Improve Release Announcements to better serve Developers Interests
Open, Needs TriagePublic

Description

Rationale

Some developers were justifiably annoyed that the notes they had made for the Applications 19.08 release had been cut out of the final published version of the announcement.

However, data from past announcements show that a more accessible, mor digestible (=shorter), article-like format gets the release announcement more coverage in external outlets. This is something Promo has to work towards as per our goals.

To achieve the goals of Promo (maximizing coverage for KDE in general) and those of individual projects (getting more coverage for their applications and the work they carry out on them), we are carrying out this task.

Procedure

During the BoF we held during Akademy 2019, we discussed three ways we could make announcements fairer for the work developers do, giving them the recognition they deserve, while still maintaining the more accessible and copy-pasteable format we started to move to in 19.04.

These are the ideas we came up with:

  • Seek out and talk to developers who submit to the notes document and discuss their work. Explain one-to-one the criteria we use (see below) so they are aware of what we are looking for.
  • Ramp up the level of detail one notch from the Apps 19.08 announcement to cover more of developers' work. The level of detail included in 19.04 seems to have hit the sweet spot.
  • Add links to projects' home pages from the changelog (can this be done automatically?) so they benefit from more traffic.
  • Retroconning: using small changes to tell/remind users about applications they may not know about.
  • Make the criteria Promo applies to choose content explicit so developers can think about and reformulate their notes in a way Promo can use.

Current criteria looks something like this:

We tend to favour "interesting" over the "important". "Important" here referst to "every change, big or small that improves the software, contributing to its stability, usability, improving its usability, and/or adding useful features".

"Interesting", on the other hand, are changes that we can use to explain easily, concisely and often visually how the users benefit without having to give massive background explanations. A change can be both important and interesting, of course, in which case it is sure to be mentioned.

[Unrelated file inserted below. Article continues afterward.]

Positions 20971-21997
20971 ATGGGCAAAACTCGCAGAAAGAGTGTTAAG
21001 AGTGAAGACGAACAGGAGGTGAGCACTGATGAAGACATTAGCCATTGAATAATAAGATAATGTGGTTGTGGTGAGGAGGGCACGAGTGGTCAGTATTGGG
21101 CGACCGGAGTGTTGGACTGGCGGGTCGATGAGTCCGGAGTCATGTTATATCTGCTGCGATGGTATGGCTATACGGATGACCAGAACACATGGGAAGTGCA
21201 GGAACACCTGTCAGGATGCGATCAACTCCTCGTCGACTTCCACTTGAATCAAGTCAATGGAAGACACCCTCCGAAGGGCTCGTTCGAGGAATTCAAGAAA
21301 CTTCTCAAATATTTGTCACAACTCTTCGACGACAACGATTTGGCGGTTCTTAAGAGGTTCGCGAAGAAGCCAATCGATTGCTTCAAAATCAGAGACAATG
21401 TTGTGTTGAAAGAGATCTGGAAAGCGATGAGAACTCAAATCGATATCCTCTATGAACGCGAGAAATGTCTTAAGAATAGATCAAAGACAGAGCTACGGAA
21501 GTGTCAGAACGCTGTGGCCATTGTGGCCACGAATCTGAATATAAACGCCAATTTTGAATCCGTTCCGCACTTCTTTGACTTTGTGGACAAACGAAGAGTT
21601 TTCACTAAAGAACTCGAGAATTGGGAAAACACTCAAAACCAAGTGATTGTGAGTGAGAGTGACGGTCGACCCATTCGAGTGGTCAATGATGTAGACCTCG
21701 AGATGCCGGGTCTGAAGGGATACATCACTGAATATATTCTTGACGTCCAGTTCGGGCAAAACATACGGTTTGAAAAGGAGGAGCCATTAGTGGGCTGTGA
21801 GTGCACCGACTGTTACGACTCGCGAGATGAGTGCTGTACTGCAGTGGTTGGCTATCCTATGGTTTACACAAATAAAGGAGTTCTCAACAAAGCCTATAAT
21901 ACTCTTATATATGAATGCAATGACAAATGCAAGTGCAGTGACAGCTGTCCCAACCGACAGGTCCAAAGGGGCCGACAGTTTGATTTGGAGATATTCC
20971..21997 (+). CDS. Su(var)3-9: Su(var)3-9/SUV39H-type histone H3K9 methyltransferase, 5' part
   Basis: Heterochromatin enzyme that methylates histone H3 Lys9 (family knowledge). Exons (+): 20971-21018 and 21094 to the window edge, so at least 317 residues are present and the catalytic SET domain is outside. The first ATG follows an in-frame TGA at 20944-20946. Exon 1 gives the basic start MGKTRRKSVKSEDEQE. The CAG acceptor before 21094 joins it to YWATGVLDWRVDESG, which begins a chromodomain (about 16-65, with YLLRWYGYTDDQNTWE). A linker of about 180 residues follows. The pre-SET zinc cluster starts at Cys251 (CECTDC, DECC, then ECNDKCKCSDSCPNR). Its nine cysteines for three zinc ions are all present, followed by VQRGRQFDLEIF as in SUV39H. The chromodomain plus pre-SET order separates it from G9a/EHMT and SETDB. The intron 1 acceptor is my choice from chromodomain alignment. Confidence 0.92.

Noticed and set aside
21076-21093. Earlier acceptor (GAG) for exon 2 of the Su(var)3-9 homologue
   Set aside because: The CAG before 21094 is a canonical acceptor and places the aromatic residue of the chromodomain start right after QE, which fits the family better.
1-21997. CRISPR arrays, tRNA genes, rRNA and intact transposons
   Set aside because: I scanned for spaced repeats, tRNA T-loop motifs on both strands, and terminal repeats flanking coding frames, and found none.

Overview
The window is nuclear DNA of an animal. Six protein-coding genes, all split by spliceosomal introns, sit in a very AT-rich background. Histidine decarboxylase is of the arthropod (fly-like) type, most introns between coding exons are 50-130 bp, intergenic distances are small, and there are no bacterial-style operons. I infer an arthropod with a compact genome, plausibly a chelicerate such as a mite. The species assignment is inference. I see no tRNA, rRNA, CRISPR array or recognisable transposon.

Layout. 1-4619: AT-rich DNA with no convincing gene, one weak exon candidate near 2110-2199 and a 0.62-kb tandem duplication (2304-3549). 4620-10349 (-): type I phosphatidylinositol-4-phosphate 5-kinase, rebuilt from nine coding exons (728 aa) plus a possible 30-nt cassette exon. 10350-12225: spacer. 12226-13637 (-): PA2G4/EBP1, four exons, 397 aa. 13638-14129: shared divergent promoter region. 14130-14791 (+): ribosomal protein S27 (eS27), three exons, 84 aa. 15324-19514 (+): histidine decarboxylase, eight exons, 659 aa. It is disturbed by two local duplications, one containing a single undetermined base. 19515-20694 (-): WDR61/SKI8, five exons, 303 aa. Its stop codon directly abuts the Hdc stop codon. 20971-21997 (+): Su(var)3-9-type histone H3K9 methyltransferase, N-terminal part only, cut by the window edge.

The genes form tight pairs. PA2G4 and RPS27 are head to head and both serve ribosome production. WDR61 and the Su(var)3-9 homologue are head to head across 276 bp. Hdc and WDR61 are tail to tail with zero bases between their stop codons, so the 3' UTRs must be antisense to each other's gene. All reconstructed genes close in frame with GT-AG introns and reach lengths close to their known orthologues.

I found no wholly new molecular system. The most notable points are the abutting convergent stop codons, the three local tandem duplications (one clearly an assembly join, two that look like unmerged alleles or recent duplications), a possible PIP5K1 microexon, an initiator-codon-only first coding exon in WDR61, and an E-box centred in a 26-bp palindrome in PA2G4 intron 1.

"Interesting" and "important" are not absolutes. They are more of a scale and you can also move a change from not-interesting to interesting by reframing it in such a way so that the effects of the change can be clearly shown to the users.

Here are some examples:

Important (but not very interesting)
  • Squashed bug stops slider from turning green on Thursdays
  • Changed from X framework to Y framework to make application future proof
  • Added the size of the file on the disk info to the status bar
  • Moved feature A from X menu to Y menu to improve usability
Interesting
  • Application no longer crashes when opening graphics in the CMYK colorspace (very annoying and dealbreaking bug corrected)
  • Application supports X file format, which is an industry de facto standard
  • Application got collaborative editing

TODO

  • Invite in developers (for example, the people from Cantor) for feedback
  • Discuss and brainstorm the above: What else can we do?
  • Formalise into a policy and put it on the wiki
paulb created this task.Sep 24 2019, 12:34 PM

Expanding a bit on the fact that the line between important and interesting may be not absolute, I think that any of items on the "Important (but not very interesting)" list become interesting if they were associated to a bug which had a relevant number of votes/reactions.

ognarb added a subscriber: ognarb.Sep 24 2019, 1:03 PM

I think it could also be interesting to compare the dot article to the announcement and the release announcemen in kde.org.

https://dot.kde.org/2019/08/15/kde-applications-1908-brings-new-features-konsole-dolphin-kdenlive-okular-and-dozens
https://kde.org/announcements/announce-applications-19.08.0

That are the goal of this two different but still similar announcements?

paulb added a comment.Sep 24 2019, 1:27 PM

I think it could also be interesting to compare the dot article to the announcement and the release announcemen in kde.org.

https://dot.kde.org/2019/08/15/kde-applications-1908-brings-new-features-konsole-dolphin-kdenlive-okular-and-dozens
https://kde.org/announcements/announce-applications-19.08.0

That are the goal of this two different but still similar announcements?

Agreed.

  • Changelog tells readers everything
  • Announcement focuses on changes and how they affect users. Minor changes or overly technical details are left out (which doesn't mean we don't consider them important -- it is more to increase readability of the text).
  • Dot article would be the five-minute, reader's-digest version of the announcement, 3 or 4 paragraphs long
paulb added a comment.Sep 24 2019, 1:31 PM

Expanding a bit on the fact that the line between important and interesting may be not absolute, I think that any of items on the "Important (but not very interesting)" list become interesting if they were associated to a bug which had a relevant number of votes/reactions.

Oh yes. If this is, say a long standing bug enough people have been complaining about, then it immediately becomes "interesting". That said, if enough people are complaining about it, then it would usually be because a very visible and probably a deal-breaking bug, like the "application crashes when opening graphics in the CMYK colorspace" mentioned above.

But, agreed: point taken.